You may even start to feeling that your paper can practically write itself! An outline is an ordered list of the topics covered in a research paper. The writer who writes from an outline is less likely to stray from the point or to commit a structural error—overdeveloping one topic while skimping on another, for example. The arguments must be supported by what you uncovered in your research.
The body of a research paper contains evidence that supports the thesis and shows why it is correct.
In a persuasive paper, that evidence often takes the form of “arguments” aimed at convincing a reader to accept the opinion the writer expressed in the thesis. You can have as many entries as you like, but there must be at least two in each category.
If you have too many ideas, your paper will either be too long or more likely, vague and overly general.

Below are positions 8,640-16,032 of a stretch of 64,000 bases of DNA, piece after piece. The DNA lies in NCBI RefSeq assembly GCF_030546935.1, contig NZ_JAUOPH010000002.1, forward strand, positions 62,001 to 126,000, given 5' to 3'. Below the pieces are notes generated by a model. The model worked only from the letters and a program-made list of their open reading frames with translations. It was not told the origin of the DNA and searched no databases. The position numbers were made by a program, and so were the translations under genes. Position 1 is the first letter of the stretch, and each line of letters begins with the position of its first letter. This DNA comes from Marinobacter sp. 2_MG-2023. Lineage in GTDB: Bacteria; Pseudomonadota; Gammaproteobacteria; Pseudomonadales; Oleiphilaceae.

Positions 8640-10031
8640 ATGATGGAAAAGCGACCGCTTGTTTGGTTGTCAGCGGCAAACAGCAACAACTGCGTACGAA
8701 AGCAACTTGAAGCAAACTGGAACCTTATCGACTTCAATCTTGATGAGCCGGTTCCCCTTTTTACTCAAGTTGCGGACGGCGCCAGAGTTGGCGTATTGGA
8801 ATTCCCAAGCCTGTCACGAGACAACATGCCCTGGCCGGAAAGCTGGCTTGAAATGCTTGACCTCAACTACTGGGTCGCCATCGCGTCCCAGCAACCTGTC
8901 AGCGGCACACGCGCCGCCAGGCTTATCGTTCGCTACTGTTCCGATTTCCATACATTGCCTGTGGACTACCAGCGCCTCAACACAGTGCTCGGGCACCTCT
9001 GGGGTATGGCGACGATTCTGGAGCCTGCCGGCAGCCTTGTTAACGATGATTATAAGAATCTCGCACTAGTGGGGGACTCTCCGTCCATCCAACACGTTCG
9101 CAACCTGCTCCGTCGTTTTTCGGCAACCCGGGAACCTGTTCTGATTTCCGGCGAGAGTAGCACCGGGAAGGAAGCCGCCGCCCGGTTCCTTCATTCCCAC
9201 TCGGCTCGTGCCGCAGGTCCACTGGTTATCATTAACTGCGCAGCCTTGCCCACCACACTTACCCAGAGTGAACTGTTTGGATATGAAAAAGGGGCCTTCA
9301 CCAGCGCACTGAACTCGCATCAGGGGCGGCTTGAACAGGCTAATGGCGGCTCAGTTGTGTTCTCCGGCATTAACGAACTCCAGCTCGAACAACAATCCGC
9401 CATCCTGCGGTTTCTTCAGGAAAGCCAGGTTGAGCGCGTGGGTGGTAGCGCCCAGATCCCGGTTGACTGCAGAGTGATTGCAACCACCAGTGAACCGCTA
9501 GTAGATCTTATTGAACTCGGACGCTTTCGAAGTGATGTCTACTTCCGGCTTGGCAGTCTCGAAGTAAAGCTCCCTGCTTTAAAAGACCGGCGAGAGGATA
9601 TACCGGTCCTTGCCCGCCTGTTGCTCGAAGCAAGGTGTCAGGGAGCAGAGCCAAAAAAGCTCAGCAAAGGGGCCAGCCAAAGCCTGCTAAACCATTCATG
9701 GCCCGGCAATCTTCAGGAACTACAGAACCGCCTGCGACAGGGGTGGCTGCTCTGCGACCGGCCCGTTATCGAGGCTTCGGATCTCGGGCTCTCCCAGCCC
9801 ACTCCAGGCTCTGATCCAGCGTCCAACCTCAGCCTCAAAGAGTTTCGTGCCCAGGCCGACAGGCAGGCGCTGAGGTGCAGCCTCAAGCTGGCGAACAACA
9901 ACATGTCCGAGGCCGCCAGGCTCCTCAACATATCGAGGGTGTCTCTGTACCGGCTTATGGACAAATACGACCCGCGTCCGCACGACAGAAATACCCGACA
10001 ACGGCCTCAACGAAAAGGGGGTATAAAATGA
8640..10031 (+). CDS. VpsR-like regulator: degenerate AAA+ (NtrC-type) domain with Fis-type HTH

This means you shouldn’t have more than four or five Roman numerals in your outline.
You should avoid referencing yourself in the thesis (using personal pronouns such as I,me, or my).
A good thesis is not just an opinion; it states what you concluded from the research you conducted.
Just as you looked for logical, emotional, and ethical arguments when you researched others’ work, you must now create them to make your own research paper convincing: : Write your thesis statement here. Major topics or paragraphs are indicated by Roman numerals.
These are made by using the capitals I, V, or X on your keyboard.
You will change it to focus it and make it stronger when you write your draft. For sample outlines, see the research paper outline examples. Thesis: Since cigarette smoking creates many problems for the general public, it should be outlawed in all public places.
You will change it again as you revise and refine it in the editing process. There are several types of outlines, two of which are discussed below: jotted outlines and working outlines.